Ordinance gives residents public hearing on video bingo
The ordinance would require that anyone trying to open a video bingo hall go before the council and the parish residents.
The Louisiana House of Representatives' gambling oversight committee stopped a bill on June 20 that would have halted the spread of video bingo machines that closely resemble slots.
The Senate voted 27-10 in May in favor of Sen. Mike Michot's bill, which he says was designed to stop the proliferation of the slot-like machines.
But the House Committee of Criminal Justice took the position that the proposal by Michot would have the impact of restricting charities from opting for the popular Cadillac Jack machines.
Charitable gaming through bingo has been legal for decades in Louisiana. About 15 years ago, legislators approved video bingo at charitable bingo games.
Minnich noted that the Luling Video Bingo Palace was allowed to open as a recreational facility and the video bingo machines were added later.
"I'm not against gaming, I just think the public should have a say about whether or not they want video bingo machines in the parish," Minnich said.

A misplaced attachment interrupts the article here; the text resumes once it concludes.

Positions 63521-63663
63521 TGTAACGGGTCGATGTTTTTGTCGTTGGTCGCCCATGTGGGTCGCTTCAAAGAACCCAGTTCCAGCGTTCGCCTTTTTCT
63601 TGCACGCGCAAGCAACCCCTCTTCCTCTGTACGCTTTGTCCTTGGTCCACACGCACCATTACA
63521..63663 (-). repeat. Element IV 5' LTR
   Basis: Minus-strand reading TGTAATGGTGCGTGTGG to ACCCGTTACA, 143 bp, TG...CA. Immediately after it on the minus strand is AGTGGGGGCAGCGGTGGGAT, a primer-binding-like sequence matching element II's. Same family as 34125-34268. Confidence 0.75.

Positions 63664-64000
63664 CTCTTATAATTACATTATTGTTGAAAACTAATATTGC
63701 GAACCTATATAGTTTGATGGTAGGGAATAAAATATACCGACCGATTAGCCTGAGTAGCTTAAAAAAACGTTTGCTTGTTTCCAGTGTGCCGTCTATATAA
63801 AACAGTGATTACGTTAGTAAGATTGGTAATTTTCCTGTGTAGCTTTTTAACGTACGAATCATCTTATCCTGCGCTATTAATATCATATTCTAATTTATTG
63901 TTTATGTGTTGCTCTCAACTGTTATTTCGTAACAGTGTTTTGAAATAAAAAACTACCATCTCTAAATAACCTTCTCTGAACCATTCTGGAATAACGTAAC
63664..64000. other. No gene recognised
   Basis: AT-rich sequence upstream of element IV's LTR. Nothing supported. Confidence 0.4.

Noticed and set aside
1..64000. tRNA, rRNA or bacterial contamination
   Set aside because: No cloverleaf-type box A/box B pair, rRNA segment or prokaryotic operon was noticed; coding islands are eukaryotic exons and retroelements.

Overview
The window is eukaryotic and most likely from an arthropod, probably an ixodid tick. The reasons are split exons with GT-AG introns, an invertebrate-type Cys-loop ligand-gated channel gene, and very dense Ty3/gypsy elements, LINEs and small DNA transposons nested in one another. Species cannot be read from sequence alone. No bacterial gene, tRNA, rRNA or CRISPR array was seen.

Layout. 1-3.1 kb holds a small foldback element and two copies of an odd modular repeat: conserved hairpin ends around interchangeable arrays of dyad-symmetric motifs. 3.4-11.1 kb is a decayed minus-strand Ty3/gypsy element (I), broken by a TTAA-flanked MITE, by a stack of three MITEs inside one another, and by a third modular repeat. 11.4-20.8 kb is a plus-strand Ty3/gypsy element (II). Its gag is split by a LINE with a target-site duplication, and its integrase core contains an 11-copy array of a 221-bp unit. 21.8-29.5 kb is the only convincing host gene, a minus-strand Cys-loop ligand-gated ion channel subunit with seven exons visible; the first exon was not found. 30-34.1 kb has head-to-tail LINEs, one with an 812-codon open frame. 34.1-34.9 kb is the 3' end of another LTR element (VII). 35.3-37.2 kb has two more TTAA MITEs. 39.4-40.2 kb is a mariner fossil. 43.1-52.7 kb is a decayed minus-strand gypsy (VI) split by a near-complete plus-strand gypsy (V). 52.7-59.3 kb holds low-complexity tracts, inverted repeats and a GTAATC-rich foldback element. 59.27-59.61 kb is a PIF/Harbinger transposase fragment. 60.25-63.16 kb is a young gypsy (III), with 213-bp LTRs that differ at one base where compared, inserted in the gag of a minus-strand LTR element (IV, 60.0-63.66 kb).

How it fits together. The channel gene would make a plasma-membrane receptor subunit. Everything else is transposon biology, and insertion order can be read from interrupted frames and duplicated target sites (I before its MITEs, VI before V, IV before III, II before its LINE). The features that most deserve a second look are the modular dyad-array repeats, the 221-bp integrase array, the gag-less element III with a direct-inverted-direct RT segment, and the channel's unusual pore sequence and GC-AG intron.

Mike Henderson, director of the St. Charles Parish planning and zoning department, says once his office issued the permit to open the video bingo hall, the sheriff issues the permit for the video bingo machines..
"We issued the permit for the Luling Video Bingo Palace hall to open because it falls within the proper permitting guidelines," Henderson said.
In other council news,
A proposal to borrow $27.5 million dollars to construct a West Bank Levee got put on hold.
Councilman Ram Ramachandran, expressed concerns that the council had not gotten enough time to review the financing and requested the ordinance be tabled for two weeks, placing the ordinance back up for review at the Nov. 3 meeting.
"The plan doesn't seem stable to me," Ramachandran said at the meeting. "From what I'm seeing here, I think we need a fixed rate and not something that's going to keep ballooning and fluctuating the repayments."
-- The Belle Ormond subdivision was dedicated despite an argument presented by Ramachandran that the influx of traffic from the new subdivision could cause more complaints from residents.
"I don't understand how the subdivision can get complete without the proper traffic study approval," Ramachandran said. "We need to have the council post pone the dedication until the study is done."
Minnich pointed out that when the new subdivision development was getting ready to begin in Luling, he brought it before the council to speak on behalf of his district. Ramachandran voted it down.
Greg Bush, director of wastewater and public works pointed out that if the subdivision failed to get dedicated after having met all parish requirements the owner of the subdivision could file a lawsuit.
"They've done all the things we've asked them to do," Bush said.
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